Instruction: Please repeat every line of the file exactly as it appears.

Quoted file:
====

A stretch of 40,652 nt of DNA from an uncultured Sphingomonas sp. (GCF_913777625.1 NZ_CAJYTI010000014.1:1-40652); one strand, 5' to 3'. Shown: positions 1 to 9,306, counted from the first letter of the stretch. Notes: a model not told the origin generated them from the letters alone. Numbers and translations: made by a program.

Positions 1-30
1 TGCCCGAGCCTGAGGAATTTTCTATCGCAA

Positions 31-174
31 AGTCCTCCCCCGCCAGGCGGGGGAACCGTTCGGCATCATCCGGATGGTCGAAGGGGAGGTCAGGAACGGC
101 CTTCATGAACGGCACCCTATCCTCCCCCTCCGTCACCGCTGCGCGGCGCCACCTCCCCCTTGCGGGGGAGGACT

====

A stretch of 40,652 nt of DNA from an uncultured Sphingomonas sp. (GCF_913777625.1 NZ_CAJYTI010000014.1:1-40652); one strand, 5' to 3'. Shown: positions 1 to 9,306, counted from the first letter of the stretch. Notes: a model not told the origin generated them from the letters alone. Numbers and translations: made by a program.

Positions 1-30
1 TGCCCGAGCCTGAGGAATTTTCTATCGCAA

Positions 31-174
31 AGTCCTCCCCCGCCAGGCGGGGGAACCGTTCGGCATCATCCGGATGGTCGAAGGGGAGGTCAGGAACGGC
101 CTTCATGAACGGCACCCTATCCTCCCCCTCCGTCACCGCTGCGCGGCGCCACCTCCCCCTTGCGGGGGAGGACT